Contributed by Lydia Pelliccia and Matthew Green, CAE
In broad strokes, the job of the community association manager is part financial management, urban planning, facilities maintenance, community development, volunteer management, and project management. Good managers also learn to master seven soft skills and knowledge, according to Rhonda Drews, AMS, PCAM, a vice president with Premier Community Management in Palm Desert, Calif.
Leadership. A good manager must be confident enough to discuss best practices and not let others intimidate them. Some board members will be very opinionated, and the manager should know how to respond in a constructive way. A manager should be able to lead as well as know when to delegate responsibilities to others.
Professionalism. This includes written, verbal, and physical presentation. A professional manager will remain calm in tense circumstances, won’t raise their voice, or show frustration. Having conflict resolution skills will help resolve issues without needing legal intervention.
Communication. A strong manager must communicate daily with their board, residents, and business partners. They should be able to interact well with all types of individuals despite differences in background, opinions, or beliefs. Managers also must be prepared to say no without making it sound negative or spinning a bad light on management. Many people will come to managers with concerns, and they should have the patience to listen and understand.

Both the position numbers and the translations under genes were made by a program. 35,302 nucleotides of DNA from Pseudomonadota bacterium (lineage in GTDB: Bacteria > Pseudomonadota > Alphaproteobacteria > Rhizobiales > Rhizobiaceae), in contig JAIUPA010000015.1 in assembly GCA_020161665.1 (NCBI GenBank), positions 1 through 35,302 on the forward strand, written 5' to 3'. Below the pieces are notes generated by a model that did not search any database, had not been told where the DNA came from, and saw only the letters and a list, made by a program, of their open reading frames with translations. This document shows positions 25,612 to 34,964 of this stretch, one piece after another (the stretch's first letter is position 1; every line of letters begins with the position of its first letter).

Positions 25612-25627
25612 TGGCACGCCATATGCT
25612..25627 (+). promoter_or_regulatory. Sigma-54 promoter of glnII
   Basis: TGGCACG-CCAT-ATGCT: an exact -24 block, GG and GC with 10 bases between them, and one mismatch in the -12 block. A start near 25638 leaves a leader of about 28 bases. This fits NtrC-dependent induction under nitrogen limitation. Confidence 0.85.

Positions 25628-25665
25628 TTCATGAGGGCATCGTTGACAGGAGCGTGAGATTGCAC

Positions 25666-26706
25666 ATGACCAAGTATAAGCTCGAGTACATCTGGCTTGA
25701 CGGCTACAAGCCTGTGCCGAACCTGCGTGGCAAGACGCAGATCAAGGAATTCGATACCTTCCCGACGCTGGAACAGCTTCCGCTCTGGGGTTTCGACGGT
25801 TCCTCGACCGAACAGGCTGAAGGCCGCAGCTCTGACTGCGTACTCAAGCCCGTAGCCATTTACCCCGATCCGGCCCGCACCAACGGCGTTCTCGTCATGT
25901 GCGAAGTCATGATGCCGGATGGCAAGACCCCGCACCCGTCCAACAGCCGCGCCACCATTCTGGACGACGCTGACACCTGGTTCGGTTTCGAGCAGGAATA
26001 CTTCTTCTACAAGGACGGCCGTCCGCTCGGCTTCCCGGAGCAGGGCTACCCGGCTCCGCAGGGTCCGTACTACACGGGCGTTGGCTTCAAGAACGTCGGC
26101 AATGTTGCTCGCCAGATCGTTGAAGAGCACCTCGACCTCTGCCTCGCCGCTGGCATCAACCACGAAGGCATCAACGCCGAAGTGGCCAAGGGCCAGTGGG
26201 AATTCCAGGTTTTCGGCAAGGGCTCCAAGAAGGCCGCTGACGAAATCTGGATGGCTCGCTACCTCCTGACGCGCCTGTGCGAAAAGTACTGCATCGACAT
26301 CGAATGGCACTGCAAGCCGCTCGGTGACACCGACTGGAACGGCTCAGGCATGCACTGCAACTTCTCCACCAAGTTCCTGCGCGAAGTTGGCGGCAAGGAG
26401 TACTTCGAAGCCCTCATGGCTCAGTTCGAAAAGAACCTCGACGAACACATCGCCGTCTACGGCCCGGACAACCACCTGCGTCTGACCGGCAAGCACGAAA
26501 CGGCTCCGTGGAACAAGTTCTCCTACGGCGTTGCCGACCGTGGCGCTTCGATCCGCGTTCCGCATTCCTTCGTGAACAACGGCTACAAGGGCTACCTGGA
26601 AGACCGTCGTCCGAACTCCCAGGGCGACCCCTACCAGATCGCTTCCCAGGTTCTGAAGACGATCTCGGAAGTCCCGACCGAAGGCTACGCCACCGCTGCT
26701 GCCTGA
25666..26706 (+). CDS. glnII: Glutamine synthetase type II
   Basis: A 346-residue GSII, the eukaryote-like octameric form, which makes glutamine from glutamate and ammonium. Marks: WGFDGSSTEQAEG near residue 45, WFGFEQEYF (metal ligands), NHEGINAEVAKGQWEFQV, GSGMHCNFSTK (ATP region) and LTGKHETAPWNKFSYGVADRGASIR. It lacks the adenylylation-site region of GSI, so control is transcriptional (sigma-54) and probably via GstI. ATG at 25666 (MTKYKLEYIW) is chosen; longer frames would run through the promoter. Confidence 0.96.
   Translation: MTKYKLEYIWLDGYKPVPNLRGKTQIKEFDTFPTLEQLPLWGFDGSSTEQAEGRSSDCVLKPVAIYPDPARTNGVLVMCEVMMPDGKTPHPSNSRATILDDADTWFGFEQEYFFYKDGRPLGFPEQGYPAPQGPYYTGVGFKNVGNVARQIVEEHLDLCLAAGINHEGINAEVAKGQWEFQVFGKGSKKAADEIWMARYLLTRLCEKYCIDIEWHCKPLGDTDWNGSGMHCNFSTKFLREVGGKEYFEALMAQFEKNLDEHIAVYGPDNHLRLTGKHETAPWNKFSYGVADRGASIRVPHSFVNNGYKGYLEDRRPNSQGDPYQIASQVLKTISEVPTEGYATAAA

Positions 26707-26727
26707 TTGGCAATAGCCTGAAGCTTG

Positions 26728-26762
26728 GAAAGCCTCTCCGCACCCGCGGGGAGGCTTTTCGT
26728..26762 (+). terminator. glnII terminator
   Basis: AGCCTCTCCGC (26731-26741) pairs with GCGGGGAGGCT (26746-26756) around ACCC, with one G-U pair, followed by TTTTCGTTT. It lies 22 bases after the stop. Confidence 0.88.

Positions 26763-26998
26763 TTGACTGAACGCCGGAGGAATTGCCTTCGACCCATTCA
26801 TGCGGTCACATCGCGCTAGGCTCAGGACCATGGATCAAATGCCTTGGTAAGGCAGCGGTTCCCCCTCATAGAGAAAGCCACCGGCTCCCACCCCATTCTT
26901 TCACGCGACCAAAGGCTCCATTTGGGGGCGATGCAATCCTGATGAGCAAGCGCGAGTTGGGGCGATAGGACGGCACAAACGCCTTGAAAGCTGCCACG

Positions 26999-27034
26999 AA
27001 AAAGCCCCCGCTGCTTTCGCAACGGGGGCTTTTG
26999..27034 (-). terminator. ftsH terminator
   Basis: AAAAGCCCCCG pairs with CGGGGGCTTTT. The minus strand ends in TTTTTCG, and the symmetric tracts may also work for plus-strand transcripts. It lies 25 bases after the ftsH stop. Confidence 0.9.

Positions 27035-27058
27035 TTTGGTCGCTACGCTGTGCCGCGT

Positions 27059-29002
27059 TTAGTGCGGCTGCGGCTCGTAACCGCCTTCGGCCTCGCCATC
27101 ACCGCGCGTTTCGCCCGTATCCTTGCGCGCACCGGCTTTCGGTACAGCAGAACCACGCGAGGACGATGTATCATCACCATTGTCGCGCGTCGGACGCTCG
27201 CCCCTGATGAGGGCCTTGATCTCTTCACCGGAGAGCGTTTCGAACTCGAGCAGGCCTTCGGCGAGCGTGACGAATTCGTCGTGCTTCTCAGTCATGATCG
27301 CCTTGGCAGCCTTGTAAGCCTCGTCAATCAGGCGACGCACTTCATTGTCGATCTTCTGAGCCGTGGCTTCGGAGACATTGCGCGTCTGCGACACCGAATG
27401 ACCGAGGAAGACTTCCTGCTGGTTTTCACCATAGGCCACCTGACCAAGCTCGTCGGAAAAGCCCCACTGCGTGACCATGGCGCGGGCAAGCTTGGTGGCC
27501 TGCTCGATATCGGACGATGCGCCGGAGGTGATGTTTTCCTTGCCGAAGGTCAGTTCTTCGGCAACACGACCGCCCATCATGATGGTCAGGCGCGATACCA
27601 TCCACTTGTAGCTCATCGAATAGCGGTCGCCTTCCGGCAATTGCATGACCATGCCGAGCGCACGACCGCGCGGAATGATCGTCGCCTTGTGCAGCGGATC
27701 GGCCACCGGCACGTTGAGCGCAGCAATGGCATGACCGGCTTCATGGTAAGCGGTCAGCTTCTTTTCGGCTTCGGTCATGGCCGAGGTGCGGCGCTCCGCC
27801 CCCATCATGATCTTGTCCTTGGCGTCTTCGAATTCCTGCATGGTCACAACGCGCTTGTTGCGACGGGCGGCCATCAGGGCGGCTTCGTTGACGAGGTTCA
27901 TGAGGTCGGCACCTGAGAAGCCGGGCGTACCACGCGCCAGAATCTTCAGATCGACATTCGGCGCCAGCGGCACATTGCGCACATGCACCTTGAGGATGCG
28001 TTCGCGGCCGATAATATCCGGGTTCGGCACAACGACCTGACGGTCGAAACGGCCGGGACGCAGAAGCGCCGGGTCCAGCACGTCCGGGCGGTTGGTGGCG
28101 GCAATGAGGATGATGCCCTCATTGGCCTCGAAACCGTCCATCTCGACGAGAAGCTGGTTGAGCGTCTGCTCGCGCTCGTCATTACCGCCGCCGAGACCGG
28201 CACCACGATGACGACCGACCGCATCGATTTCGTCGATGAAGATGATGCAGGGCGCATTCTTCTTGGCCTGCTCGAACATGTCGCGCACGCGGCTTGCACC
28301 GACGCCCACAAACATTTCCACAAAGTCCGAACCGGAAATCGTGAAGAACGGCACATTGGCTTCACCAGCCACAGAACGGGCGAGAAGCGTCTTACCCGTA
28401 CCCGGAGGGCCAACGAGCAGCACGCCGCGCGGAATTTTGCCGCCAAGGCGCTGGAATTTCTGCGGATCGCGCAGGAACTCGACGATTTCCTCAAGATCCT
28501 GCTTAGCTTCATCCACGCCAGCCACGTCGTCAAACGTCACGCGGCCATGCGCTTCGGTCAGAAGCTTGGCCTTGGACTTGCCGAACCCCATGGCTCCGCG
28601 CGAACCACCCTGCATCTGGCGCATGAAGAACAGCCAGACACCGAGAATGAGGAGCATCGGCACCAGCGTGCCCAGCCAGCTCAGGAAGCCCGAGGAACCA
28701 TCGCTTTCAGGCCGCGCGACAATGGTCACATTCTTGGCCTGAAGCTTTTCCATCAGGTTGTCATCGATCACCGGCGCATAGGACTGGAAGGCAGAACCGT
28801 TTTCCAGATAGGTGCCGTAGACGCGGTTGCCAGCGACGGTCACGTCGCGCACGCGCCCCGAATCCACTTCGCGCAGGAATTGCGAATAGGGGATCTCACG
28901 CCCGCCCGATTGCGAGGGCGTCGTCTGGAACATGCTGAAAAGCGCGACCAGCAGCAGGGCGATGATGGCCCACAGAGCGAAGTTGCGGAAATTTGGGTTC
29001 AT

Community association governance. Managers must be well versed in the workings of their association and its governing documents. This includes staying up to date on federal and state laws regarding communities. A good manager will be proactive and aim to serve clients to their fullest ability and take pride in their work.
Business partner relations. Business partners are your allies. A community association manager should respect their business partners and rely on their expertise. It’s not necessary to have specific knowledge of various trades, but a general understanding of the work or service and the ability to effectively communicate the needs of the community is helpful.
Conflict management. Dispute resolution is an integral part of community management. A successful manager will know how to negotiate between parties and help them reach a compromise. Proper mediation can leave people happy enough with the results and feel like their opinions are heard and considered.
Time management. Having many tasks can be overwhelming. However, a good manager will be able to handle multiple responsibilities and tasks at the same time. Time management also involves setting boundaries and hopefully leads to less stress. Understanding and practicing work-life balance is essential for successful managers.
Lydia Pelliccia is a consultant for Community Association Managers International Certification Board (CAMICB). Matthew Green, CAE, is executive director of CAMICB.
>>Learn more about CAMICB and its mission to ensure that community association managers practice with professionalism, integrity, and knowledge.